Sex trafficking has recently become a hot social justice issue. Nearly everyone is against sex trafficking, along with rape and sexual violence. Yet on the flip-side, pornography has never been so normalized in our society. It’s seen as a normal, even healthy, expression of sexuality. It’s accepted as the natural thing to do. It’s protected as free speech.
But sex trafficking and pornography go hand-in-hand. Being against sex trafficking while watching pornography is like saying you’re a vegan and eating meat. Here are three ways porn and sex trafficking intersect:
- Porn increases demand for paid sex. Like all industries, sex trafficking is driven by demand. The more buyers there are, the more product (girls, boys, and women) sellers need to provide.
- Porn is used to train victims of sex trafficking about what sex-buyers want.
- Porn production is rife with violence, threats, force, fraud and coercion (wait…that’s the definition of human trafficking.)
[Learn more about the intersection of porn and sex trafficking, along with source citations in Fight the New Drug’s article “The Porn Industry’s Dark Secret”]
What’s the difference between prostitution and pornography? A camera.
They are both part of the sex trade. And while not all women in prostitution and pornography and other forms of the sex trade (like strip clubs, escorts, web-camming) are there under force or coercion, according to Prostitution Research’s Hierarchy of Coercion, 98% of women in the sex trade are there because they lack options. About 38% of women in the sex trade are forced into it by social inequalities such as financial need, a history of incest or childhood sexual abuse, or emergency situations such as escaping a violent partner, losing a job, or having children with special needs. The other 60% are literally enslaved. There is little meaningful discussion of choice for these women, and many have been physically coerced into prostitution.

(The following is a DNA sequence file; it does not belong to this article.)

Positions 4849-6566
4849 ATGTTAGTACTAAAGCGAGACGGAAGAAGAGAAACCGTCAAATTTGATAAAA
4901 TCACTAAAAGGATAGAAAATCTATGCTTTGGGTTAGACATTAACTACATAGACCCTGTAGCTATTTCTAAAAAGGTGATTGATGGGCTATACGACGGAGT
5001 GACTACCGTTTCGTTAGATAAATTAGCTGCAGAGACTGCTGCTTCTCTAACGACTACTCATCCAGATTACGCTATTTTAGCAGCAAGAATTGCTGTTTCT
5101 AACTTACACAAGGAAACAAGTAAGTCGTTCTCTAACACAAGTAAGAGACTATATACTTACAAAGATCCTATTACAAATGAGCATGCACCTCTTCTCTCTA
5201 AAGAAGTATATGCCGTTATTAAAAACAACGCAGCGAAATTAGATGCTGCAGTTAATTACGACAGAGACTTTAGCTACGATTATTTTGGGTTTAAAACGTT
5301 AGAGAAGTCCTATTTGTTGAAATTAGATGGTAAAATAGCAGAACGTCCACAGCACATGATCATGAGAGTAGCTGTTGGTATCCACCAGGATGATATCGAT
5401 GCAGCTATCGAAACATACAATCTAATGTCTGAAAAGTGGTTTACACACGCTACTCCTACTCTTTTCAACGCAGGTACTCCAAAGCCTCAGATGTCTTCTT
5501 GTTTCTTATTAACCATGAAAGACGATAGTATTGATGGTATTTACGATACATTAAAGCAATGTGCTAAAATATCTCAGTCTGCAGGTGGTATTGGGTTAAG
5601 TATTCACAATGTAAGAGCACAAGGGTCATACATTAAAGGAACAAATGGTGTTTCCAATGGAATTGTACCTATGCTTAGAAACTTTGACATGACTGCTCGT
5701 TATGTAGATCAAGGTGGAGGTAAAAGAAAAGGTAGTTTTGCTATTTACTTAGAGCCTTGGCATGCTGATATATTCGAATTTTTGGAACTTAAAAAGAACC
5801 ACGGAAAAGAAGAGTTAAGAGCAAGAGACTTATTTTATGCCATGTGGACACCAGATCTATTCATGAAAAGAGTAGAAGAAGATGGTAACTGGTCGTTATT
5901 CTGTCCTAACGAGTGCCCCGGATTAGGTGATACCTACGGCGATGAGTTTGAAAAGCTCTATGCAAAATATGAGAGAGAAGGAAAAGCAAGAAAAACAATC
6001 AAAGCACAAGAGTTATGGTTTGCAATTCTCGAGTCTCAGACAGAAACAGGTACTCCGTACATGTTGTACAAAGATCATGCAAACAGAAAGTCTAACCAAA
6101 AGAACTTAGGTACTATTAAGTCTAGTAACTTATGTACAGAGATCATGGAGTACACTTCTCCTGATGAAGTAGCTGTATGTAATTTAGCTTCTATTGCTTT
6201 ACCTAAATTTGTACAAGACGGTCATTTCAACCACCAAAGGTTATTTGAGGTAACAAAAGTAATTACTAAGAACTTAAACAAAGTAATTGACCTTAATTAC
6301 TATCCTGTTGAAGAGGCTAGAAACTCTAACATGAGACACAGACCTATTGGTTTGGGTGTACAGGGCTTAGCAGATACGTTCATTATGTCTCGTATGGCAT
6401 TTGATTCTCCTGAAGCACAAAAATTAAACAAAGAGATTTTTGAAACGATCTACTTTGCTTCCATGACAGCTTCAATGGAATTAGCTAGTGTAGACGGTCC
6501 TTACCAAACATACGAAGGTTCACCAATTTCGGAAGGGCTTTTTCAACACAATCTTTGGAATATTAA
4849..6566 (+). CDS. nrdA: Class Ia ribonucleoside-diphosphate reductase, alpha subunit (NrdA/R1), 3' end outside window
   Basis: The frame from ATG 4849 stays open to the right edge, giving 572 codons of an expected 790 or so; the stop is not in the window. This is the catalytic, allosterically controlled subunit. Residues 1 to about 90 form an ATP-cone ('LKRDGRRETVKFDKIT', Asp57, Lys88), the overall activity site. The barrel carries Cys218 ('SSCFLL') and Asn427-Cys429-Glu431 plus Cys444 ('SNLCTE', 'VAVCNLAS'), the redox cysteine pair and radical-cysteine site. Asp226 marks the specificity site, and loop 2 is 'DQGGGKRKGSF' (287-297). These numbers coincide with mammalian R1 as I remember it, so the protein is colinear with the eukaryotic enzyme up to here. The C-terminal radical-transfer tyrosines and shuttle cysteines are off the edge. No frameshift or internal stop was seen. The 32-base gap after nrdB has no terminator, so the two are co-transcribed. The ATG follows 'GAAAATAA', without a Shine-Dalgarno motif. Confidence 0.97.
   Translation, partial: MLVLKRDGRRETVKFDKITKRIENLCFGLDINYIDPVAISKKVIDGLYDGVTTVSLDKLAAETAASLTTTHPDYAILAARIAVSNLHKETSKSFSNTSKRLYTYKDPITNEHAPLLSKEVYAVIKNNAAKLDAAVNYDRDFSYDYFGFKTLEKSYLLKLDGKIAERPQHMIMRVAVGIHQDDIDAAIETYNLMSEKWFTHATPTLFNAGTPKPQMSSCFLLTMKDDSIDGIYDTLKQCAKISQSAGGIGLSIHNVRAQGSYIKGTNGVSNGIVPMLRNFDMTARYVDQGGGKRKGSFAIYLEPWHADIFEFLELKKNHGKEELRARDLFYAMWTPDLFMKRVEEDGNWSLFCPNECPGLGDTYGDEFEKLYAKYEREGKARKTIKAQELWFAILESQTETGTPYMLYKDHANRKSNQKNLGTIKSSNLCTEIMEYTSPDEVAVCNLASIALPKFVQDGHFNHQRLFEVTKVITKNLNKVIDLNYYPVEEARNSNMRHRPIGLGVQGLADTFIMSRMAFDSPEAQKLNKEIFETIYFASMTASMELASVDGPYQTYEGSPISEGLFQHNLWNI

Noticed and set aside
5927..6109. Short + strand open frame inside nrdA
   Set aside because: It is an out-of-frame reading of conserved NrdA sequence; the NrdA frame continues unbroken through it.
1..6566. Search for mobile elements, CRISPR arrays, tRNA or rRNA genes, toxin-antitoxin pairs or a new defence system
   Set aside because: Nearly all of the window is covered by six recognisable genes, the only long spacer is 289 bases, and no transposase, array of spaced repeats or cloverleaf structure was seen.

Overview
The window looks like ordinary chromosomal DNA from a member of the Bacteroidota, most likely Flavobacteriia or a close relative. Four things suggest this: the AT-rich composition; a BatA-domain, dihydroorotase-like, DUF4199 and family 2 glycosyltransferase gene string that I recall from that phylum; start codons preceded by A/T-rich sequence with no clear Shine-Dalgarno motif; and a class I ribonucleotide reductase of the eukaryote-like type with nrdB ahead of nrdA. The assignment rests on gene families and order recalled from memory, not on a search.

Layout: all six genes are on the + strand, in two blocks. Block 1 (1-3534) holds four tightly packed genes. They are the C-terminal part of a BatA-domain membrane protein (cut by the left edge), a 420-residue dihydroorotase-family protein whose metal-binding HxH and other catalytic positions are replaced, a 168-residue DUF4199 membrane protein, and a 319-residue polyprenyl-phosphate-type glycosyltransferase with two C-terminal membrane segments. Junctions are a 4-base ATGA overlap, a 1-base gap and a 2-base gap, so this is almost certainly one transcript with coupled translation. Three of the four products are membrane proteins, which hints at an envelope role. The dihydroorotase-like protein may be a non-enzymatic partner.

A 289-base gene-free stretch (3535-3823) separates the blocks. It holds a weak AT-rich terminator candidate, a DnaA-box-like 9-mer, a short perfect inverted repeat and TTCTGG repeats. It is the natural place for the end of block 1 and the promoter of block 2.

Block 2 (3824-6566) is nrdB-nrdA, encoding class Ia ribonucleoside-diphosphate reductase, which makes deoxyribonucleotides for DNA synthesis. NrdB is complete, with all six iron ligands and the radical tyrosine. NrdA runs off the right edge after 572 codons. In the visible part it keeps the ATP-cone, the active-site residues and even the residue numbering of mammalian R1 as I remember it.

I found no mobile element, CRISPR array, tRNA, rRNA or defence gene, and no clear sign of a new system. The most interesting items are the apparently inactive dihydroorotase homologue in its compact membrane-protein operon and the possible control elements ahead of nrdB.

Knowing harms of pornography is a great place to start. But for most porn viewers, that’s not enough. In fact, it can be downright depressing. Which prompts a craving for a little solace from … you guessed it, porn.
That’s because porn is addictive. The earlier a person is first exposed to porn, the more harmful the addiction can be. And with the proliferation of free online content, porn addiction has become an epidemic.
Like any addiction, the first step is admitting you have a problem. The next step is getting help, because no one can beat an addiction alone. Here are some great resources to help a recovering porn addict on the journey:
- FTND’s Fortify Program
- Covenant Eyes Accountability and Internet Filtering
- Resource List from National Center on Sexual Exploitation
- Internet Safety 101 from Enough is Enough
Local Tri-Cities, Washington addiction recovery groups:
West Side Church
615 Wright Ave, Richland (West Side North Room 7) Friday 5:30 AM
Ministry Leader: Dan Wodrich (509) 946-4656
Tri-Cities SAA (Sex Addicts Anonymous)
Sexaholics Anonymous (SA)
1153 Gage Boulevard
Richland, WA 99352
Riverview Counseling & Consultant Inc
1110 Gilmore Ave, Richland (N of Swift Blvd) Thursday 6:00 PM
Jim D – 509-554-8488 email@example.com
Pat O – 505-903-8799